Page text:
Community
cancel
Showing results for 
Search instead for 
Did you mean: 
Beginner
47 Views

Cannot vectorize array notations

Jump to solution
Hi all,
I have vectorization problems and I really need your help.
Here are the vectorization reports for each array notation in the code bellow:
-Array Notation(1) : Vectorized
-Array Notation(2) : Subscript too complex
-Array Notation(3) : Existence of vector dependence
-Array Notation(4) : Subscript too complex
-Array Notatino(5) : Subscript too complex
-Array Notation(6) : Existence of vector dependence
I tried using "restrict" on the pointers(i.e. int* restric p_p_data_), but didn't work.
Is there any problem I'm missing?
Thanks in advance!
[CPU Info]
-Core2 Quad Q9400
[OS Info]
-WinXP Pro SP3
[Compiler Info]
-Composer XE 2011 Update7, Package ID:w_ccompxe_2011.7.258
[cpp]class SomeClass { SomeClass(); ~SomeClass(); void Init(); void PreProcess(); void Process(); __declspec (vector) int GetDiff(int sub, int add) { return (add - sub); }; const byte* add_point_; const byte* subtract_point_; std::vector y_data_; std::vector x_data_; std::vector processed_data_; int* p_y_data_; int* p_x_data_; int* p_p_data_; }; void Init() { x_data_.resize(5000); y_data_.resize(5000); processed_data_.resize(5000); p_x_data_ = &x_data_.front(); p_y_data_ = &y_data_.front(); p_p_data_ = &processed_data_.front(); return; } void PreProcess() { int x_size = 5000; add_point_ = image_->base_address(); subtract_point_ = add_point_; // Array Notation(1) p_y_data_[0:x_size] = add_point_[0:x_size]; for (int y = 0; y < 4; y++) { // Array Notation(2) p_y_data_[0:x_size] += add_point_[0:x_size]; } return; } void Process() { int x_size = 5000; // Array Notation(3) p_y_data_[0:x_size] += GetDiff(subtract_point_[0:x_size], add_point_[0:x_size]); // Array Notation(4) p_x_data_[0:x_size] = p_y_data_[0:x_size]; x_size--; for (int x = 1; x < 4; x++) { // Array Notation(5) p_x_data_[0:x_size] += p_y_data_; x_size--; } x_size -= 4; // Array Notation(6) p_p_data_[0:x_size] = GetDiff(p_x_data_[0:x_size], p_x_data_[settings_->df.block_width:x_size]); return; }[/cpp]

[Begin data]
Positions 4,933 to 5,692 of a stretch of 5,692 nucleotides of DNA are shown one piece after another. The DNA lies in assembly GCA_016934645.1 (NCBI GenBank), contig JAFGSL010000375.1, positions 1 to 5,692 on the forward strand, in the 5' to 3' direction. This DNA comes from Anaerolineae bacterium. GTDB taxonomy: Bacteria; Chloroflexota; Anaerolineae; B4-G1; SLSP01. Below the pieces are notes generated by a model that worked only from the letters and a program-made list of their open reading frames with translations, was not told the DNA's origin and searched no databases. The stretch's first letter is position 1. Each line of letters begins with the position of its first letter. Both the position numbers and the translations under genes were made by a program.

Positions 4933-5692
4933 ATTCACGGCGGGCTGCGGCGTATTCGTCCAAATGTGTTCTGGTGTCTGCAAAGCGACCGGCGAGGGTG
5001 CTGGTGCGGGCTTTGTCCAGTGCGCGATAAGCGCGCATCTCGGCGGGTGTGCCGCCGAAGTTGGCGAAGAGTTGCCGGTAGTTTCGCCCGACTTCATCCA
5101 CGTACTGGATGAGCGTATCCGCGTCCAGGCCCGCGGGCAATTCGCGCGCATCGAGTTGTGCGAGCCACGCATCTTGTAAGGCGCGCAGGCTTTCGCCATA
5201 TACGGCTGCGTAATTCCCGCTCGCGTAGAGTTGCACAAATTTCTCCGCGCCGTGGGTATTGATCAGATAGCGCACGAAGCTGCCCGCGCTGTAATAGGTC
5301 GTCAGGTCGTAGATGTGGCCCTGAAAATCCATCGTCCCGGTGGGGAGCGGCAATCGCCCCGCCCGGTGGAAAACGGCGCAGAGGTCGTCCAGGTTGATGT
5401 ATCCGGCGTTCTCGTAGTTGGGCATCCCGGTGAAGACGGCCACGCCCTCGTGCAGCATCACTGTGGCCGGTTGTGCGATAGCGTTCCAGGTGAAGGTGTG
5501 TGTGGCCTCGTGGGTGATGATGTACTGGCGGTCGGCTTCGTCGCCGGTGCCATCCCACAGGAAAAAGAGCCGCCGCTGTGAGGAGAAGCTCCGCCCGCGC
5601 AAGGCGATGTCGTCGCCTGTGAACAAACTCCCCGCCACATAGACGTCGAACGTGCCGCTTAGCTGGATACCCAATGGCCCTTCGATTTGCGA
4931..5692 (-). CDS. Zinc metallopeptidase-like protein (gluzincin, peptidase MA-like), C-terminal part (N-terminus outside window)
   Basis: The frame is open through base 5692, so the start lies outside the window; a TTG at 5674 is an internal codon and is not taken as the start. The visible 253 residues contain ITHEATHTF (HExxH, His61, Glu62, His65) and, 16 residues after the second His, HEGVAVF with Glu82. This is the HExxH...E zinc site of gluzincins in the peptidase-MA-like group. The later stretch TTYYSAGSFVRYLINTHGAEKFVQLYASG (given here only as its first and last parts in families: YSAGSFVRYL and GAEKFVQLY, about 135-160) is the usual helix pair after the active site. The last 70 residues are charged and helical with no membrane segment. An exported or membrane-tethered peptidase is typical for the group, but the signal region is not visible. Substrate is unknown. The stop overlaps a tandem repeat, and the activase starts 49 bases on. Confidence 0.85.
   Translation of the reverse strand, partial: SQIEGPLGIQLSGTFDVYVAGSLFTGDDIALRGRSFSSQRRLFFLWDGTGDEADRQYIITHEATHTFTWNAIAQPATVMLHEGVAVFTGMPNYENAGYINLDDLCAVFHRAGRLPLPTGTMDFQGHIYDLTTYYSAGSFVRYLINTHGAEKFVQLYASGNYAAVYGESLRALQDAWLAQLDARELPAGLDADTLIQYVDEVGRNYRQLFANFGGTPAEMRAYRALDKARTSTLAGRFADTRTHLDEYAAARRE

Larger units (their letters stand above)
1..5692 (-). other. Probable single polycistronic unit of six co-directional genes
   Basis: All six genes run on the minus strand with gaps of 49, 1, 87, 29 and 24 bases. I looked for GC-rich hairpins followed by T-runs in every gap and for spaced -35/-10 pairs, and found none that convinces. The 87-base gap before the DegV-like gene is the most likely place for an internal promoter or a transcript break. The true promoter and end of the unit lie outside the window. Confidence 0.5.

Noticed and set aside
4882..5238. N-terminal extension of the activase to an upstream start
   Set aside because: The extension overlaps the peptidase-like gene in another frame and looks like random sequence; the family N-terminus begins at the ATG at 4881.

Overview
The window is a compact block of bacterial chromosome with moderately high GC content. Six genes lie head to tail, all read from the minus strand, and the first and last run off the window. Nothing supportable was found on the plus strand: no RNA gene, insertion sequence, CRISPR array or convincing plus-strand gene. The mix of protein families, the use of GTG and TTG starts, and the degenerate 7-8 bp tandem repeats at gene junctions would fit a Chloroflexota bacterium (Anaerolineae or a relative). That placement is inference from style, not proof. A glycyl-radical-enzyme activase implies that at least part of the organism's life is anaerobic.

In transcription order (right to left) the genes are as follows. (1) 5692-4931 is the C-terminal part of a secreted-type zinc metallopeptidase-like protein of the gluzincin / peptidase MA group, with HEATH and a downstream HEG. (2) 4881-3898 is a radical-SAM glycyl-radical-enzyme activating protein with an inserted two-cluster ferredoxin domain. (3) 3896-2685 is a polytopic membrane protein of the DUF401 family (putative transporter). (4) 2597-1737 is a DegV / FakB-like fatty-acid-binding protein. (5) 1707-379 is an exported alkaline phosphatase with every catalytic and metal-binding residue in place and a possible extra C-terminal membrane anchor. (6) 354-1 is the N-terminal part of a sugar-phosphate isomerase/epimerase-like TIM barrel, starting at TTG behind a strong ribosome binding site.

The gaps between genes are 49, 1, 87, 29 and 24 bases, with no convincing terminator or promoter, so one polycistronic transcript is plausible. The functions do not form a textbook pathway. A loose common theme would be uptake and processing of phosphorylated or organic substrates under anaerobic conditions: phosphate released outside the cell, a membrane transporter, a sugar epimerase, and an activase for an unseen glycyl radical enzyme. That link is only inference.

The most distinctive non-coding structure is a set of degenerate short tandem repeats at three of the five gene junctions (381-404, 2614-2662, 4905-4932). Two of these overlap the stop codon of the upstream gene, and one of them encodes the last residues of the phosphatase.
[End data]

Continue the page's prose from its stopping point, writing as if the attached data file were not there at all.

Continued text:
0 Kudos

Accepted Solutions
Black Belt
47 Views
ansi-alias is needed so as to assert that the (non-integer) data contained in a doesn't alias with the book-keeping data. I suppose it would be particularly inadvisable to expect a compiler to accept code which violates the standard in such a case, but Windows applications do frequently have such expectations.
restrict would be used to assert non-aliasing among data regions defined separately outside the local scope and accessed by pointers (C style); by extension, it might apply to reference. As restrict still is not formally defined for C++, you are correct that it may not necessarily be meaningful in class context.

View solution in original post

0 Kudos
6 Replies
47 Views
What compiler are you use?
0 Kudos
Black Belt
47 Views
Your compiler options would need to include -ansi-alias -restrict , and you have left your restrict out of your source code (restrict or __restrict may work, but not __restrict__ with the relatively old compiler). It's hard to guess what you have done; an actual example with your compile command would go a long way. If you are depending on the new gcc compatibility, that is an option for ICL 13.0.
0 Kudos
Beginner
47 Views
Hi Maycon Oliveira!
Thank you for your reply.
I'm using intel composer xe on Visual Studio 2005.
0 Kudos
Beginner
47 Views
Hi Timp!
Thank you for your reply.
Vectocization worked with "Qansi-alias" compiler option.
But, I thought that the "restrict" qualifier and the "Qrestrict" compiler option were enough to remove the vector dependency of pointers.
Using "Qansi-alias" I have to worry about pointers aliasing on other part of the total source code...
I also tried "restrict" instead of "__restrict" but didn't work.
Maybe, "restict" shouldn't be used on members of a class?
0 Kudos
Black Belt
48 Views
ansi-alias is needed so as to assert that the (non-integer) data contained in a doesn't alias with the book-keeping data. I suppose it would be particularly inadvisable to expect a compiler to accept code which violates the standard in such a case, but Windows applications do frequently have such expectations.
restrict would be used to assert non-aliasing among data regions defined separately outside the local scope and accessed by pointers (C style); by extension, it might apply to reference. As restrict still is not formally defined for C++, you are correct that it may not necessarily be meaningful in class context.

View solution in original post

0 Kudos
Beginner
47 Views
Declaring restrict pointers inside my function worked and finally vectorization sucessed!
Thank you so much for your help!!!
0 Kudos